To put the Wch ship on a rotating schedule would make more sense.Sheffield every 2nd year, then
Berlin and Beijing and eventually
China every 2nd year. Would probably make sense in eight years time with a new crop of chinese players making an
impact to keep chinese spectators on
their toes.

Anonymous said...

Thanks Dave.
When exactly during Feb does the deadline for WC applications expire ?

What is the word on Ronnie's plans ?

Ray said...

My utmost admiration goes to Ali Carter for not retiring 14 months ago. His determination helped him to carry on playing and now he's a winner again. And what a great place to win. The German audience is always very respectful and it makes me quite emotional for all the adulation shown for this wonderful game.

Carter should believe he's as good as anyone out there and there's nothing stopping him going on to win the World Title.

All the whingers should take note and grow up.

Anonymous said...

I find it only fair to treat players equally if they reach a semi or a final, independend of the name or ranking. And so I were among the frenetic audience, clapping my hands rough.

ATNotts said...

I absolutely endorse your comments regarding the Tempodrom and the World Championship. Notwithstanding that for reasons of tradition, the event is never likely to leave The Crucible, the Tempodrom would be a fantastic venue - probably far superior than anything China could offer, atmospherewise.

So much of the credit for German enthusiasm for Snooker has to be given to Eurosport, and in particular to Rolf Kolb, who's commentary and enthusiasm for the game is second to none.

It would be interesting for Eurosport Germany to run some sort of "reality TV" series to find the first German Snooker star. To do so would really cement the game in the hearts of the German population.

Anonymous said...

Having attended many Crucible finals, I plan to go to Berlin this time next year because the atmosphere seemed so good.

I was watching the feed before the evening session and even the Ref had his own walk on music !!!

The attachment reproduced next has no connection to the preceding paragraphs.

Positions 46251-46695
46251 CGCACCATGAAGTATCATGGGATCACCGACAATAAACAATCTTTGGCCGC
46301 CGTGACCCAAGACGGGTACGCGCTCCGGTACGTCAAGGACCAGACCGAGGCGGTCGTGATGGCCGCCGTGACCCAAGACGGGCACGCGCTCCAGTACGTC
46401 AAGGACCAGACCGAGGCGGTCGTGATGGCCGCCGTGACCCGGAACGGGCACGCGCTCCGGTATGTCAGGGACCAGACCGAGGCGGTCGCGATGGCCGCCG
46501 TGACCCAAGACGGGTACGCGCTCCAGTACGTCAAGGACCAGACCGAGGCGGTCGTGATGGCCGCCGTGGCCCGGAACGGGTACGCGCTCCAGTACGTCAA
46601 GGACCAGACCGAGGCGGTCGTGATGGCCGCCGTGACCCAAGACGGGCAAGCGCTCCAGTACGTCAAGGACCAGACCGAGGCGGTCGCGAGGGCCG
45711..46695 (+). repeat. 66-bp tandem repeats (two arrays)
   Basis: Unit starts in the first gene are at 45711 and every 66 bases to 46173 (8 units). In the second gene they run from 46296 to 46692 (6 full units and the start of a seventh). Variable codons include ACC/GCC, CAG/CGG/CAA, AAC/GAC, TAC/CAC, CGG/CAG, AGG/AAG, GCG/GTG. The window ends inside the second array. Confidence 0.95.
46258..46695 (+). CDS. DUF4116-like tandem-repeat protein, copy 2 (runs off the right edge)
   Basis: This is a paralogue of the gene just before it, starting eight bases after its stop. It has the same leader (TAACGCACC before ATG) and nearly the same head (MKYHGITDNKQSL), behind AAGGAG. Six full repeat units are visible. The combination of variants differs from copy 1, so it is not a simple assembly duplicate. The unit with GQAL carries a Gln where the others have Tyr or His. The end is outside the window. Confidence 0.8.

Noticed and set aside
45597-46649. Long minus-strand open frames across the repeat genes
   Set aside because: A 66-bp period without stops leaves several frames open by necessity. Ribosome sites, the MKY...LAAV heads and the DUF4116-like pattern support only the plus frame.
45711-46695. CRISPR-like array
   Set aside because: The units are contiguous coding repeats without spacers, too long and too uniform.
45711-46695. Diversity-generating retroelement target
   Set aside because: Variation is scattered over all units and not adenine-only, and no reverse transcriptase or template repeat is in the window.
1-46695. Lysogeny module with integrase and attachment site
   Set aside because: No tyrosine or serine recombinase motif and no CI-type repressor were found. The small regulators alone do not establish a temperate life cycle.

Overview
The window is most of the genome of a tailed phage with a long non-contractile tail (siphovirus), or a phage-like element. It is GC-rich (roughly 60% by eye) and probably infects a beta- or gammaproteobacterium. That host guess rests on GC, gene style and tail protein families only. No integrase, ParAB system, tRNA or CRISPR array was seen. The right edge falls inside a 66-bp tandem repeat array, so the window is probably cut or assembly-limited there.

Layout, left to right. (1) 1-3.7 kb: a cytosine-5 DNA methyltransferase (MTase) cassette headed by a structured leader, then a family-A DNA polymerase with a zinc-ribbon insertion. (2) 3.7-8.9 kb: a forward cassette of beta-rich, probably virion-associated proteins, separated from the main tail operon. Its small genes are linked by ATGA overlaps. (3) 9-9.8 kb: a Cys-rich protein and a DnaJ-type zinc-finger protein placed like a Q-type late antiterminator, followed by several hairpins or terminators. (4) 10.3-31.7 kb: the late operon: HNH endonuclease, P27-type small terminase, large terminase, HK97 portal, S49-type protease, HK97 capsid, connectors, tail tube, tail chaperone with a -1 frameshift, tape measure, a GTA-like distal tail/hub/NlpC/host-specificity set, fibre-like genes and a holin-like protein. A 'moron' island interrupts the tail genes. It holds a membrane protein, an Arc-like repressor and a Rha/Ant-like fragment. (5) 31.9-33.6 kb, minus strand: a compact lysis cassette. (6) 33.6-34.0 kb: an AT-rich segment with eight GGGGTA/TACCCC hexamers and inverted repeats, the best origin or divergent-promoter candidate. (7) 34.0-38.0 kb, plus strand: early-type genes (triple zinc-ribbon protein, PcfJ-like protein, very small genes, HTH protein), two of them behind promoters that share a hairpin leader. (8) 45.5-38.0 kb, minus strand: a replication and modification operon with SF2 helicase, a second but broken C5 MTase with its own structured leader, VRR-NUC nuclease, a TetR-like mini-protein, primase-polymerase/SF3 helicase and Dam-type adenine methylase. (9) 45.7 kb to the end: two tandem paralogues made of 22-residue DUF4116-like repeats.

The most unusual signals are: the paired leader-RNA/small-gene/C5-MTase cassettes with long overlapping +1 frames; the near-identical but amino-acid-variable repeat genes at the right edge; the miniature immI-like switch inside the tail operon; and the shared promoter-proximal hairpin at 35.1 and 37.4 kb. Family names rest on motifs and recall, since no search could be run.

And the Eurosport coverage is so much more rounded when the lads get to commentate from the venue rather than (presumably) the London studio.

Anonymous said...

I knew we couldn't have a thread without a mention of Ronnie.

Anonymous said...

The game is all about the moment Ronnie decides to unretire from the game.
Everything leading up to that is pure dross.
He will dominate the game in the way he did during previous years.

Anonymous said...

put your brown tongue away 11.28

Anonymous said...

The game is poorer for Ronnie's absence. The reality is that we will never see the game played better that the way he plays. Fact.
Whilst there remains a possibility of his involvement then it's only reasonable that his name will appear.

Anonymous said...

1128 is spot on. This whole season has been a poor B movie leading up to Lawrence of Arabia.

Anonymous said...

To be the best, you have to beat the best.
The best is out of the game at the moment.

Like tennis without Federer.

Anonymous said...

I'm not a Ronnie fan

I am a fan of entertaining snooker so I miss Ronnie.

Too many matches see the top players struck down by ?nerves? ?tension? I don't know what, but it makes for dull frames at times.

Anonymous said...

The proper events this season have produced less proper winner because of the absence of the current world champion.

The 2013WC will become an anti-climax to an already uninteresting season, unless Ronnie returns to defend his title.

Anonymous said...

The thing is, the comments here do reflect the mainstream media coverage in the UK: for about 15 years it has all been about Ronnie. At the weekend the papers and popular websites had lots of coverage of Ronnie getting engaged to some actress, but barely a mention of the German Masters (even though it was on TV in 80+ countries and probably attracted 20-25,000 spectators across the 5 days).

FWIW I and most snooker fans want to see Ronnie defend his title but I do mean defend (i.e. turn up and play at his mesmerising best, not just turn up). I think the key is whether Ronnie is spending any time with Dr Steve Peters?

Anonymous said...

After the Worlds this year it'll be a case of: could Selby have completed his triple crown if O'Sullivan would have been in the Championship.

Anonymous said...

To go with the "could Ronnie have won in 2012 if Selby was fully fit"?